Last night, my thoughts went something like this.  If I buy an off the rack saddle, I am going to have difficulty finding a good saddle fitter to work with me and I'm very spoiled on that front.  With my previous horse, I splurged and bought a Trilogy saddle.  The Trilogy saddle fitter came to our place and I tried a number of saddles before picking the one that fit my horse, Auke, and me best.  Then the saddle fitter came up every six months or so and adjusted the saddle to my horse's changing shape.  She was awesome.  I would ride Auke in the arena and she would watch his movement.  Then she would adjust.  I would ride again.  Repeat until perfect.  Auke never had a sore back.  I was thrilled with the saddle.  When I sold him, the saddle was part of the package.  I don't expect to ever have another extra-wide horse and it fit him perfectly so I was happy to see it go with him to his new life.  I want the same experience with Jackson.  The woman who sold to me and then worked on the Trilogy saddle went to work for Custom Saddles.   She said she thought the Custom saddles were a bit better.  Unfortunately, that totally awesome saddle fitter up and relocated with her family to the San Francisco area.  The nerve!  I sent an email to her replacement down here (who I think fits Steffen Peters' saddles so she must be pretty good too) and we're trying to schedule an appointment.  Albion does the same thing and a number of people have recommended their saddles.  One of my good friends has an Albion and she loves it.  I've tried a ba-zillion of them and they just aren't comfortable for me.  It's something about the twist.  I must be built weird since everyone else loves them.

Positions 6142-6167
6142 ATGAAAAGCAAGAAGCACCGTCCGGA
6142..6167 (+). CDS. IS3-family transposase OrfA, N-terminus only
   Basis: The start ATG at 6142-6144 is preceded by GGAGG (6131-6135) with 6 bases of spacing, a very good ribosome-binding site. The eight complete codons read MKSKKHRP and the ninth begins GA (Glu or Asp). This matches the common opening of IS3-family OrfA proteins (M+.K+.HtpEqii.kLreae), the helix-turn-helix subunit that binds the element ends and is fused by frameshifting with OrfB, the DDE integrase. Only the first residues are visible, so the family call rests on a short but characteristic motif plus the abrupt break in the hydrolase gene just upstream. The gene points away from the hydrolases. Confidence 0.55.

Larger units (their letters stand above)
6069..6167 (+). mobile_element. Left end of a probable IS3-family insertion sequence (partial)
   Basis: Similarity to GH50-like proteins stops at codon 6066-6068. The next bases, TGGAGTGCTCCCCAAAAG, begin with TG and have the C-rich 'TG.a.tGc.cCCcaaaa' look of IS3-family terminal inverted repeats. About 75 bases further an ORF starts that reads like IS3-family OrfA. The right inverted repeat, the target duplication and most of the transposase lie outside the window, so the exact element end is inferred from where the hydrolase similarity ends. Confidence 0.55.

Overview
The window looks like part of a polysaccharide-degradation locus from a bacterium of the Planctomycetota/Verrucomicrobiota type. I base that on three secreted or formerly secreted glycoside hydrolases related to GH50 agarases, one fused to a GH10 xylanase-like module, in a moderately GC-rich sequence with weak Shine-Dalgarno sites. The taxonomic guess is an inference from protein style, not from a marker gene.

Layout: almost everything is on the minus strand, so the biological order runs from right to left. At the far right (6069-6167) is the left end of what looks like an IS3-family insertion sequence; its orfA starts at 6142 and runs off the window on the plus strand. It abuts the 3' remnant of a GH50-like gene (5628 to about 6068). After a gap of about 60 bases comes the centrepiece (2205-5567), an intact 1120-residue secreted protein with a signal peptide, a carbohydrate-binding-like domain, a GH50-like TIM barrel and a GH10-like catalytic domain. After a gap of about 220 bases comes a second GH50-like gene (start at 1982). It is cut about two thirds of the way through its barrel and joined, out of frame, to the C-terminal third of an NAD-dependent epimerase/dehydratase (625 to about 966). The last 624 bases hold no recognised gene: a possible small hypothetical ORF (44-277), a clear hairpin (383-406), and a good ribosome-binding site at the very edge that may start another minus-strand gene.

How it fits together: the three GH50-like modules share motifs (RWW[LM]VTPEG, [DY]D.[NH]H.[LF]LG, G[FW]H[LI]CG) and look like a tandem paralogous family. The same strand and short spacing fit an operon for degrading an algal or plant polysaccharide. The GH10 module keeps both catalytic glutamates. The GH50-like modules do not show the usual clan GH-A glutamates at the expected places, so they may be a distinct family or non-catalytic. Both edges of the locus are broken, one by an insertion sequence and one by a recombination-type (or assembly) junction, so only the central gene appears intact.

In the meantime, my current trainer and my former trainer have both told me that they ride in Custom saddles and love them.  The woman who comes up to do massage on the horses said "I told you so."  True.  Last time she was up she noted the changes taking place in Jackson's muscling and predicted that the current saddle's (a Bates Isabella) days were numbered.  The Bates saddle is comfortable for me and I like how my leg hangs, but I'm not thrilled with the air panels.  I don't think they are as forgiving as wool and you can't do the custom mushing around of the padding to make a perfect fit. 

When I got home tonight from work, I went down to the barn and tried Brett's dressage saddle on Jackson.  He has a Passier and has been really happy with it.  When I bought Jackson it was too wide for him -- Jackson had that narrow TB build and Flash is stock horse built all the way.   From what I could see under the barn lights, the saddle fits Jackson now - nice clearance, no grabby spots.  So, maybe I have a saddle to use until I get a new one.  I'll have to be really nice to Brett so he'll continue to share.  We won't be able to ride together unless he uses his mounted patrol saddle (Tucker trail).  Out here, mounted patrol is like old west posse.  It's not the totally cool Royal Canadian Mounted Patrol look.  It's black jeans, western saddles, and cowboy hats.  Yech.  But I digress... 

At any rate, I'm on my way to a new saddle and that feels good.  ...except for the pocket book part.  That's gonna be painful.

Small Stones #18

white breasted nuthatch:
a bright black face
and a black striped head.
Quickly climbs the entry post,
surveys the eaves,
and just as quickly leaves.

Wednesday, January 26, 2011